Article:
A few years later, in 1622, he unexpectedly got embroiled in Portuguese Macau’s military defense against an attack by the Dutch Calvinists, which attack was instigated by trade disputes. The Dutch (i.e. the Dutch East India Company) had for a long time been jealous of Macau’s lucrative intermediary position on the China-Japan trade route (silk in exchange for silver) and wanted to capture the Settlement. Schall von Bell and his fellow Jesuits went up to the citadel to man cannons that fired on the invading Dutch soldiers, and a shot accidentally hit an explosive dump near their camp. The defense was victorious and the Dutch were chased out.

When news of this reached the Ming Emperor’s ears, he invited Schall von Bell to Court and asked him to produce cannons for use against the invading Manchus. But the Jesuit’s skill at weaponry was clearly eclipsed by his knowledge in astronomy and his work in the calendar reform.

After the Ming Empire transitioned into the Qing Dynasty, Schall von Bell rose to prominence as a key adviser in Shunzhi Emperor’s reign. His influence on Shunzhi and Empress Dowager Xiaozhuang was profound. After Shunzhi died, Schall von Bell’s envious Chinese colleagues initiated a depraved false accusation against him, which led to a death sentence. Although ultimately exonerated, his prison ordeal took a toll on his already frail health and he died shortly after regaining freedom. This roller-coaster phase of his presence in China was nothing short of dramatic and is one of the sub-plots in my upcoming novel.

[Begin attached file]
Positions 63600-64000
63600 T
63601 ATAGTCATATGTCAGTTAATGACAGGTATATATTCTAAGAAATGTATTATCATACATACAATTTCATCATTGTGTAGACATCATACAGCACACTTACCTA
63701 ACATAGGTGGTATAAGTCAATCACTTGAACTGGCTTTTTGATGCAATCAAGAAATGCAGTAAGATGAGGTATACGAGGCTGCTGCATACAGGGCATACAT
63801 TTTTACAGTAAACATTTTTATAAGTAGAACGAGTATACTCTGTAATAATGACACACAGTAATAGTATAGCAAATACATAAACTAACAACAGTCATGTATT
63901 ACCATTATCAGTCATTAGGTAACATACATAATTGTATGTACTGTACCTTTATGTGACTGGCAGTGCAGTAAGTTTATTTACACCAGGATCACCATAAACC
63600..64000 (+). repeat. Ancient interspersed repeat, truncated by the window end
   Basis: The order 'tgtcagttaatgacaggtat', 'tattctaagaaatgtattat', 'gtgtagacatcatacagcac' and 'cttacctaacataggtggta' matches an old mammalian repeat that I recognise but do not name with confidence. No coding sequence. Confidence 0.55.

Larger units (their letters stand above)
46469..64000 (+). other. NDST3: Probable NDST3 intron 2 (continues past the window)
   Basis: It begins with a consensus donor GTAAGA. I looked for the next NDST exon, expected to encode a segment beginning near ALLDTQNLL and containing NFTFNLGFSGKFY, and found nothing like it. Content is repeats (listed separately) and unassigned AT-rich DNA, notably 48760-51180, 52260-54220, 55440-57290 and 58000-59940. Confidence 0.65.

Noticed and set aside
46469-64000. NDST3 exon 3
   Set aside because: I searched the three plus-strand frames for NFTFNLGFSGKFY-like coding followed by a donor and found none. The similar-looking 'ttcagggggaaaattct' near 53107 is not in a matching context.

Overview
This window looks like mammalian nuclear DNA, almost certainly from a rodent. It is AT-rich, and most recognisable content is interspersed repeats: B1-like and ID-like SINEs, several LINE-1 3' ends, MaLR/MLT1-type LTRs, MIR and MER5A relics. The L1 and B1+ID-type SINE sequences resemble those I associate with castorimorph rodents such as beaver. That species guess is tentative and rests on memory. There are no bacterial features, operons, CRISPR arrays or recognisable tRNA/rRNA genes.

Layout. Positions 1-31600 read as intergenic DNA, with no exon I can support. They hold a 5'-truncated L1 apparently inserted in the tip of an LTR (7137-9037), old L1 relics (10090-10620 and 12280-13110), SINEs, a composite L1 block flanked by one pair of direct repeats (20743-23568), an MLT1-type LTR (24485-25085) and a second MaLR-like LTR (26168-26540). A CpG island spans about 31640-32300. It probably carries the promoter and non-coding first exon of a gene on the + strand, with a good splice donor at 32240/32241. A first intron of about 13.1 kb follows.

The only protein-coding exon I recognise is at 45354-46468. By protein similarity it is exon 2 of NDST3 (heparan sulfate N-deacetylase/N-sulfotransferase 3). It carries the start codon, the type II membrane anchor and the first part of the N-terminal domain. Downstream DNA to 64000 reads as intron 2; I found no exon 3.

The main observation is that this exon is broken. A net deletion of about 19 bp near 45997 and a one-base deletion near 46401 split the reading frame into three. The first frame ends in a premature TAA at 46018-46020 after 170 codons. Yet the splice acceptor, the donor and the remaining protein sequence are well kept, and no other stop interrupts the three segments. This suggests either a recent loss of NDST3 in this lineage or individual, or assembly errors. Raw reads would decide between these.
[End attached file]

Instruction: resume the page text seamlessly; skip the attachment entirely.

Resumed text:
Monday, March 6, 2017

AnnLoretta's 5-Star Review of "Fated and Fateless"

I was heartened to see this review by a Goodreads friend AnnLoretta:-

Unrelenting suspense. This is a wonderful story of woman versus adversity in a culture which is blind to women.

The tension Ms. Poon creates about the ultimate fate of Wendy, the protagonist, and that of the other women in this story -- for the men are always secondary characters to the upheavals they continually create -- is riveting. What can Wendy make of her life? '

I spent nearly 10 years in a publicly traded real estate investment firm, so I fell immediately into the technicalities of the business. One needn't be able to do that to appreciate the situations these women are in on the changing climate of Hong Kong. The conflicts are deeply communicated and leap off the page.

This book is engrossing, and I greatly enjoyed its story and well-drawn and varied women characters.

Based on this book, I am looking forward to Ms. Poon's next book, due out soon!